Warm Ocean Currents Cause Antarctica Ice Loss26/04/2012
|Reporting in the journal Nature, an international team of scientists led by British Antarctic Survey (BAS) has established that warm ocean currents are the dominant cause of recent ice loss from Antarctica. For the first time, new techniques have been able to differentiate between the two known causes of melting ice shelves: warm ocean currents attacking the underside, and warm air melting them from above. This finding brings scientists a step closer to providing reliable projections of future sea-level rise.|
Researchers used 4.5 million measurements made by a laser instrument mounted on NASA’s ICESat satellite to map the changing thickness of almost all the floating ice shelves around Antarctica, revealing the pattern of ice-shelf melt across the continent. Of the 54 ice shelves mapped, 20 are being melted by warm ocean currents, most of which are in West Antarctica.
Lead author Dr Hamish Pritchard from British Antarctic Survey, which is part of the UK’s Natural Environment Research Council (NERC), said to see a pattern that in all the cases where ice shelves are being melted by the ocean, the inland glaciers are speeding up. It’s this glacier acceleration that’s responsible for most of the increase in ice loss from the continent and this is contributing to sea-level rise. Some ice shelves are thinning by a few metres a year and, in response, the glaciers drain billions of tons of ice into the sea. This supports the idea that ice shelves are important in slowing down the glaciers that feed them, controlling the loss of ice from the Antarctic ice sheet.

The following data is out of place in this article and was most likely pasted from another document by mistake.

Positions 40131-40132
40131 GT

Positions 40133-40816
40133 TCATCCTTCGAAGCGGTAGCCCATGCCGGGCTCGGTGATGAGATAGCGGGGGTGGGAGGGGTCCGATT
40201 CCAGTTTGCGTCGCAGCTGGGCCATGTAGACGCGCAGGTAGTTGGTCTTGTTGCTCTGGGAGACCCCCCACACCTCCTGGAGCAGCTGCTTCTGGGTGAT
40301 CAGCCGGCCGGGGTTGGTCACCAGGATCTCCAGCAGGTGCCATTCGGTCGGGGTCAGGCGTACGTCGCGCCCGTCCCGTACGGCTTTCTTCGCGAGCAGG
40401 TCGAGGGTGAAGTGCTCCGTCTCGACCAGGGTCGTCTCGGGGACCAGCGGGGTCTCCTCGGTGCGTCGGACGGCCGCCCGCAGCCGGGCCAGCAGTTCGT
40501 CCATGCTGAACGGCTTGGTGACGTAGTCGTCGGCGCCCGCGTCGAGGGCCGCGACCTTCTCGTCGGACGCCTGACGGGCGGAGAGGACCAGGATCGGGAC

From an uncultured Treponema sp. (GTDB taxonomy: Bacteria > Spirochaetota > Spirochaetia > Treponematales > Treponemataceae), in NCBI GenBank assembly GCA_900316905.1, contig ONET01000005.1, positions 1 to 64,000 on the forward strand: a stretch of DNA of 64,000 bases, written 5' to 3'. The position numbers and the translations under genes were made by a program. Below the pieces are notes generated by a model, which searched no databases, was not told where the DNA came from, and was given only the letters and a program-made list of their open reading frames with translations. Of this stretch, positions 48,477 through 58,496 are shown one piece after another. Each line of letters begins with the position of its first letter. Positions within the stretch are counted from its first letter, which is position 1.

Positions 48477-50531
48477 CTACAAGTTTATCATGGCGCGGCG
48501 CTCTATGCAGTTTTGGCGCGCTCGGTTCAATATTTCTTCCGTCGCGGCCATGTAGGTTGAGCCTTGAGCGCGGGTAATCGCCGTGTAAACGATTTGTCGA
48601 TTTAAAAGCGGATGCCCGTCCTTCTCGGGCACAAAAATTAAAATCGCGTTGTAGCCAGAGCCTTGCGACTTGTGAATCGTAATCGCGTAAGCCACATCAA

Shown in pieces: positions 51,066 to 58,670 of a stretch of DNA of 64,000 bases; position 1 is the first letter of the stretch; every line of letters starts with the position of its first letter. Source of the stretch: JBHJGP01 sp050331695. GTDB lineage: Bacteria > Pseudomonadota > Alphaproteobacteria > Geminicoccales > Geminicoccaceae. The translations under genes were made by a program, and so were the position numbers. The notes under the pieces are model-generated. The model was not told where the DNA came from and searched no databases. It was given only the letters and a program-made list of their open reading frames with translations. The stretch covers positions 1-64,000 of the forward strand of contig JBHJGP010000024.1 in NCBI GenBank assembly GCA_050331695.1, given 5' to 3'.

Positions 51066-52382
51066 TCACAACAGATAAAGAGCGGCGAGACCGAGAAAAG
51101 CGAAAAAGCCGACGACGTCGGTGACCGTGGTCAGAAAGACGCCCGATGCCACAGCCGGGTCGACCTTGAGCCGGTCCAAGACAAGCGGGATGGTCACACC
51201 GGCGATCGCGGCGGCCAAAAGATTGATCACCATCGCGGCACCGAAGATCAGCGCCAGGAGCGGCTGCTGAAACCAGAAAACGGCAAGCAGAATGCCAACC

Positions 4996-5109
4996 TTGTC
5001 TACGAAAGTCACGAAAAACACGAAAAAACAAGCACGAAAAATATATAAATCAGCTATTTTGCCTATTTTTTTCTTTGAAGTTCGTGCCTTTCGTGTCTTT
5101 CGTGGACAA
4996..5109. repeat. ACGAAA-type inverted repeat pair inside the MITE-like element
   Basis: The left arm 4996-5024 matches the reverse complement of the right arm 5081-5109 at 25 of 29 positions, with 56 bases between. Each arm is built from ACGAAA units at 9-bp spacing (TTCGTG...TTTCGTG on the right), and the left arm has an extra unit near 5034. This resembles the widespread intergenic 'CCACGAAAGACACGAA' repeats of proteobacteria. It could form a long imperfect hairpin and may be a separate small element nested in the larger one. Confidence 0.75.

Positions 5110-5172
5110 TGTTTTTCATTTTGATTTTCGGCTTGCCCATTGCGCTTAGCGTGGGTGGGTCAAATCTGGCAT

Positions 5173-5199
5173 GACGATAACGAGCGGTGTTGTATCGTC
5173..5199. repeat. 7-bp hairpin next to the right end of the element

He adds the researchers think that it’s linked to changes in wind patterns. Studies have shown that Antarctic winds have changed because of changes in climate and that this has affected the strength and direction of ocean currents. As a result warm water is funnelled beneath the floating ice. These studies and our new results therefore suggest that Antarctica’s glaciers are responding rapidly to a changing climate.
A different picture is seen on the eastern Antarctic Peninsula (the long stretch of land pointing towards South America). Here, the ice-shelf thinning found by this study can be explained by warm summer winds directly melting the snow on the ice-shelf surfaces. Both patterns, of widespread ocean-driven melting and this summer melting on the Antarctic Peninsula, can therefore be attributed to Antarctica’s changing wind patterns.
This research is part of international efforts to improve understanding of the interactions between ice and climate in order to improve the reliability of sea-level rise projections.
Read more about:
Supplier: British Antarctic Survey
More news from this supplier:
Real-time Risk Index For Satellite Operators
Antarctic Geological Timeline Aids Future Sea-Level Predictions
Glacier Subject of Study Sea-level Rise
BAS Antarctic Survey Underway
Massive Subsea Volcanic Peaks and Craters
Marine Cable Route Survey Contract for Swedish National Grid
Optech Showcases Airborne Terrain and Bathymetry Sensors
Marine Milestone for England's Marine Spatial Planning
Tsunami Monitoring System Successfully Completes Trial Observation
New Office For 2G Robotics
Update Shapefile Worldwide Exclusive Economic Zones (EEZ)
Robert J. Walker Wreck Listed as Historic Place
Commercially Exportable IMU-KVH1750 Added to SPAN Line
Airborne Terrain and Bathymetry Sensors at GEOINT
Collaboration Leads to Magnetometer Solution
comments powered by Disqus
Spill Response Baseline Survey
CSIRO from Australia is undertaking a survey tour towards the Australian Bight for a baseline survey looking for oil traces in the water. The surveyors are deploying a CTD and a gravity corer measuring possible traces of oil in the water column. The survey mission also consists of hydrographic mapping techniques, GIS and environmental specialists to make sure the situation before exploration is mapped well in order to know what the environmental consequences of an eventual oil seepage or leak may consist of.